1774 Aug. 16. Tuesday.
This Morning Dr. Elliot Rawson, Mr. Allsop, Mr. Mortimer, and others the Committee of Correspondence, Mr. Henshaw, and many other Gentlemen, came to pay their Respects to Us, and to assure us that they thought, We had their all in our Hands, and that they would abide by whatever should be determind on, even to a total Stoppage of Trade to Europe and the West Indies.
This morning rode to Wallingford, to Johnsons where We dine.
We wrote a Card to Dr. Dana, to dine with us. He came and informed us that he had wrote some Cards to Us to put up with him this Night. The Doctor dined with us and was very social and agreable.
At four We made for N[ew] Haven. 7 Miles out of Town at a Tavern We met a great Number of Carriages and of Horse Men who had come out to meet us. The Sherriff of the County and Constable of the Town and the Justices of Peace were in the Train, as We were coming We met others to the amount of I know not what Number but a very great one. As We came into the Town all the Bells in Town were sett to ringing, and the People Men, Women and Children, were crouding at the Doors and Windows as if it was to see a Coronation. At Nine O Clock the Cannon were fired, about a Dozen Guns I think.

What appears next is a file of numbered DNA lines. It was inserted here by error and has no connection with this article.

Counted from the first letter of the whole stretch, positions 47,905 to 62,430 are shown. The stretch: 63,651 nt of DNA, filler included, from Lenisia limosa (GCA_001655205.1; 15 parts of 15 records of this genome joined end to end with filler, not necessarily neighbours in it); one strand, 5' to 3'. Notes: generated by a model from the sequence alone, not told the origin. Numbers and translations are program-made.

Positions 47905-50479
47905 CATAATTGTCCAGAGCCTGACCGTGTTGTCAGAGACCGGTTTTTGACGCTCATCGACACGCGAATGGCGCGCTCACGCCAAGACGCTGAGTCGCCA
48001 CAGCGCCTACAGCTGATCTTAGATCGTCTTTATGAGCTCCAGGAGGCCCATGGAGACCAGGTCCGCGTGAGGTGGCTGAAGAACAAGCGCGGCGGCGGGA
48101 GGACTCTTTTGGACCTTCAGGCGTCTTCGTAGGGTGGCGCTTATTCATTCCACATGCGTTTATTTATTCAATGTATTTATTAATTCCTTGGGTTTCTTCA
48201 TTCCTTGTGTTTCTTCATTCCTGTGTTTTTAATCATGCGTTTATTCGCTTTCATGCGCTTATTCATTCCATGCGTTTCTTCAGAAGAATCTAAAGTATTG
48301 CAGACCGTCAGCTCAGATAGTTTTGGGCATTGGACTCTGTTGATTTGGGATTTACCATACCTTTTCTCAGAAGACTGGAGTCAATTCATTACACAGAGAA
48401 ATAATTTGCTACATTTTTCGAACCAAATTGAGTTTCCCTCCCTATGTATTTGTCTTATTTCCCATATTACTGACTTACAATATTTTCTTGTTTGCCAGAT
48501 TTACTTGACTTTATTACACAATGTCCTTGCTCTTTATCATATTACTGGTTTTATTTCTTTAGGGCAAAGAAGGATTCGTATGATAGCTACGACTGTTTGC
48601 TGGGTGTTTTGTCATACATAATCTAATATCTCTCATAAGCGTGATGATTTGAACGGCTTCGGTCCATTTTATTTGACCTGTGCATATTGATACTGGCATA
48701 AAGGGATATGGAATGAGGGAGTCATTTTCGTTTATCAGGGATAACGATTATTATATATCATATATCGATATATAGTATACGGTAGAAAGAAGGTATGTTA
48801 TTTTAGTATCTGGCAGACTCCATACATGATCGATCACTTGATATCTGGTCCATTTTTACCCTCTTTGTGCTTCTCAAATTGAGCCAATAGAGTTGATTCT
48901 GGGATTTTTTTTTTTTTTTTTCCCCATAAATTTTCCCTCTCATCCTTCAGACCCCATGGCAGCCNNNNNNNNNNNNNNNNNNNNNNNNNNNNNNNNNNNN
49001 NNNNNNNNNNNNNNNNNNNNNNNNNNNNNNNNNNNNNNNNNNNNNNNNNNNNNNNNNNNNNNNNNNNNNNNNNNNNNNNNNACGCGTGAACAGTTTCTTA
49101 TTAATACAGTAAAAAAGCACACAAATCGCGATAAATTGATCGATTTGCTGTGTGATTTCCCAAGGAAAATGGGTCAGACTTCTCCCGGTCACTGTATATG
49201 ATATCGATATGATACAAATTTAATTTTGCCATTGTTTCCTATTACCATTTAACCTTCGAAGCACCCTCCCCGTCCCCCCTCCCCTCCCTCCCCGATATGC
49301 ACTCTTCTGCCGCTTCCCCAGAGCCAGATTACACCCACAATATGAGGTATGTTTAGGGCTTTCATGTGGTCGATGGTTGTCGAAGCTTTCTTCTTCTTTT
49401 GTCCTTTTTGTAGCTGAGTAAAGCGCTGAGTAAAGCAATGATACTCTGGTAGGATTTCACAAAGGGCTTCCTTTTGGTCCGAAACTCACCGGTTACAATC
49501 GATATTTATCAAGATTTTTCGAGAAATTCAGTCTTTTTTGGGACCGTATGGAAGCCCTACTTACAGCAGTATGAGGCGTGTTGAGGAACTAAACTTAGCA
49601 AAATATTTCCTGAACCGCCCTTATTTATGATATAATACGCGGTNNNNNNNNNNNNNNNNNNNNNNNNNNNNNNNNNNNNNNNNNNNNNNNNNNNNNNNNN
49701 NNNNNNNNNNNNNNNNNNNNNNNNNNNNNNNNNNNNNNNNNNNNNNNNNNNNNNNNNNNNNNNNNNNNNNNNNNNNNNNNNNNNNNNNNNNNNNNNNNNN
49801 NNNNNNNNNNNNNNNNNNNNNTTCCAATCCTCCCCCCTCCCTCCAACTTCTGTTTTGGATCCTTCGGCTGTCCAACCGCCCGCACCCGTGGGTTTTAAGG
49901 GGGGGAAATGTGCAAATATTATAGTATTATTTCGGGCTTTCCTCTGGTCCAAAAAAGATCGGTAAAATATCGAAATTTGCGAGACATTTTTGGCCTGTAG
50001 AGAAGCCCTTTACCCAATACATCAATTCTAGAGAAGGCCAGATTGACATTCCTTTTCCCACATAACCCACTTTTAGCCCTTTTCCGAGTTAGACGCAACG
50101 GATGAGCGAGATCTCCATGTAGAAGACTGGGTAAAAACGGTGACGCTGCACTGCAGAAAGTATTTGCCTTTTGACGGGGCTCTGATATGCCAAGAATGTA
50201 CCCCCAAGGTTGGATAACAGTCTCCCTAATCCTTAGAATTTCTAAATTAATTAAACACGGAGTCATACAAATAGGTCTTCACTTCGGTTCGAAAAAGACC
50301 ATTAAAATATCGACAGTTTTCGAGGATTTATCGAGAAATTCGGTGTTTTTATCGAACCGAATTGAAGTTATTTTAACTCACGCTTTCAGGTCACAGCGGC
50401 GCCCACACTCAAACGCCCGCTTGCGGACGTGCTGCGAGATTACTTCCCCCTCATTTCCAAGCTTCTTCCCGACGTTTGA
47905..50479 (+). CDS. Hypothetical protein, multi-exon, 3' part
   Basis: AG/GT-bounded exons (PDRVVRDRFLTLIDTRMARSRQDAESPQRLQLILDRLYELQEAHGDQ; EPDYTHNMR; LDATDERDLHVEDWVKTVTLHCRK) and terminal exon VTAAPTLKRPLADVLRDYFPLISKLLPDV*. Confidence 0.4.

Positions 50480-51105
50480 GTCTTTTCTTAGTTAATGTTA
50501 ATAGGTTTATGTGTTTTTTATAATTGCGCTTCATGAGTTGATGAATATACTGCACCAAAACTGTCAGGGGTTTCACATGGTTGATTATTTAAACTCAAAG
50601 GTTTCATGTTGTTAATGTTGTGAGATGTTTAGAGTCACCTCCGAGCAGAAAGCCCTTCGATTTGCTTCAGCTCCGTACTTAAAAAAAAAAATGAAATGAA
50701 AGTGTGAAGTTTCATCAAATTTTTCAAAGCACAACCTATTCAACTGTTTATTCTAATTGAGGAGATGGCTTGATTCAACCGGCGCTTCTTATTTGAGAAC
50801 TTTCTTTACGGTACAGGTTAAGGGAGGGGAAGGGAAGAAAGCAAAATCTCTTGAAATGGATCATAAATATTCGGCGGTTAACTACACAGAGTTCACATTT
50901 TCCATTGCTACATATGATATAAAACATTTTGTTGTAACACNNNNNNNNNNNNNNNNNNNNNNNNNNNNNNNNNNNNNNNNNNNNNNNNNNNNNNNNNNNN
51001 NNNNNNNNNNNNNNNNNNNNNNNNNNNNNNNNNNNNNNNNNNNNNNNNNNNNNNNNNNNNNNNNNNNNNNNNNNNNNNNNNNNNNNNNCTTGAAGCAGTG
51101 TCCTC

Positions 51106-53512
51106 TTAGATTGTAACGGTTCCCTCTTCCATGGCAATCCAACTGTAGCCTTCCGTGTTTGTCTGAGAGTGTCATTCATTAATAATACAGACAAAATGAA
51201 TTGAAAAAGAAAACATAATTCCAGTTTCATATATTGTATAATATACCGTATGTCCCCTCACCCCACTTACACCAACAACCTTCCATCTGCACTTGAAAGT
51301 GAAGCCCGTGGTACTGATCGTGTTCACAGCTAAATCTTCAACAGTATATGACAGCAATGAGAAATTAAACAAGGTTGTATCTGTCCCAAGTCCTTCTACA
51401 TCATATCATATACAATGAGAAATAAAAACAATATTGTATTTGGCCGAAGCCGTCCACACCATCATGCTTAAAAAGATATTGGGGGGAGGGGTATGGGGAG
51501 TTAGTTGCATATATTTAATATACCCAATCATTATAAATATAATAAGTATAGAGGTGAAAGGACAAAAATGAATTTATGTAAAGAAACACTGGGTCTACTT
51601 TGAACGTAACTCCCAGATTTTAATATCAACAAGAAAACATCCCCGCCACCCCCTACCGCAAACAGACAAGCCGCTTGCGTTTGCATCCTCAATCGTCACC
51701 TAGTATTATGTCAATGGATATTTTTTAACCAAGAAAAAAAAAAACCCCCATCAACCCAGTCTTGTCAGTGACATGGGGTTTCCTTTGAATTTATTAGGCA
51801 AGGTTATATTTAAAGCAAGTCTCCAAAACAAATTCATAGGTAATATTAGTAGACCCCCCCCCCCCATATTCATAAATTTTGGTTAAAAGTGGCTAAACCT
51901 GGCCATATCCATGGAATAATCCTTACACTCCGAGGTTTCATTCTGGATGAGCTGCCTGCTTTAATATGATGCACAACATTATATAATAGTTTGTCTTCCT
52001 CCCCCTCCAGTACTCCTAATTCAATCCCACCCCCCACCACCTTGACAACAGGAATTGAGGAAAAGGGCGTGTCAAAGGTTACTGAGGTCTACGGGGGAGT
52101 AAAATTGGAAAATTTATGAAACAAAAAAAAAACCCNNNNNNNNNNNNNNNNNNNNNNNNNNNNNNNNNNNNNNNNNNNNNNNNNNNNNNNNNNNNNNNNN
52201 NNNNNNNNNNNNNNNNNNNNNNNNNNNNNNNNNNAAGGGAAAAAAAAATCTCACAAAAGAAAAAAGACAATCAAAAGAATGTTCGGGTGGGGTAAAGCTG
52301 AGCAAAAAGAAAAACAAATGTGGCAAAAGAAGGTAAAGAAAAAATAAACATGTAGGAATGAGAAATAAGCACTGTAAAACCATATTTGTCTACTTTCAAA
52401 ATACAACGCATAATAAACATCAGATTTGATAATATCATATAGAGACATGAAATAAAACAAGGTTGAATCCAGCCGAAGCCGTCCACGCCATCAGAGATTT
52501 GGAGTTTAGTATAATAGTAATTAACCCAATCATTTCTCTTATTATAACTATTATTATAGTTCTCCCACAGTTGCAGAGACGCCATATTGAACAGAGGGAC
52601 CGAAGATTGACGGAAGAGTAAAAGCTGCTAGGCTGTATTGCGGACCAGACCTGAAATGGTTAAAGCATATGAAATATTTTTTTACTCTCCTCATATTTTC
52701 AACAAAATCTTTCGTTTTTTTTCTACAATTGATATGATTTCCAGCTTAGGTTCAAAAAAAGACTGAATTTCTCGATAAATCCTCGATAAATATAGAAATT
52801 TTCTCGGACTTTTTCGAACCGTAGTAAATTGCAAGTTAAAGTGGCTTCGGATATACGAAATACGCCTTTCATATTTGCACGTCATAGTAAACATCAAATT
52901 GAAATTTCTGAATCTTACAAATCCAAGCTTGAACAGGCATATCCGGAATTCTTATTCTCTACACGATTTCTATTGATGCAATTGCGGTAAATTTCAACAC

These Expressions of Respect to Us, are intended as Demonstrations of the Sympathy of this People with the Massachusetts Bay and its Capital, and to shew their Expectations from the Congress and their Determination to carry into Execution whatever shall be agreed on.
No Governor of a Province, nor General of an Army was ever treated with so much Ceremony and Assiduity, as We have been, throughout the whole Colony of Connecticutt, hitherto, but especially all the Way from Hartford to N. Haven, inclusively.
Nothing shews to me, the Spirit of the Town of New Haven, in a stronger Point of Light, than the Politeness of Mr. Ingersoll Judge of Admiralty for the Pensilvanian middle District, who came over with his Neighbours this Evening, and made his Compliments very respectfully to Tom. Cushing, Sam. Adams, John Adams and Bob. Paine.
The Numbers of Gentlemen who have waited on Us from Hartford to this Place, the Heat of the Weather and the shortness of the Time, have made it impossible for me to learn the Names.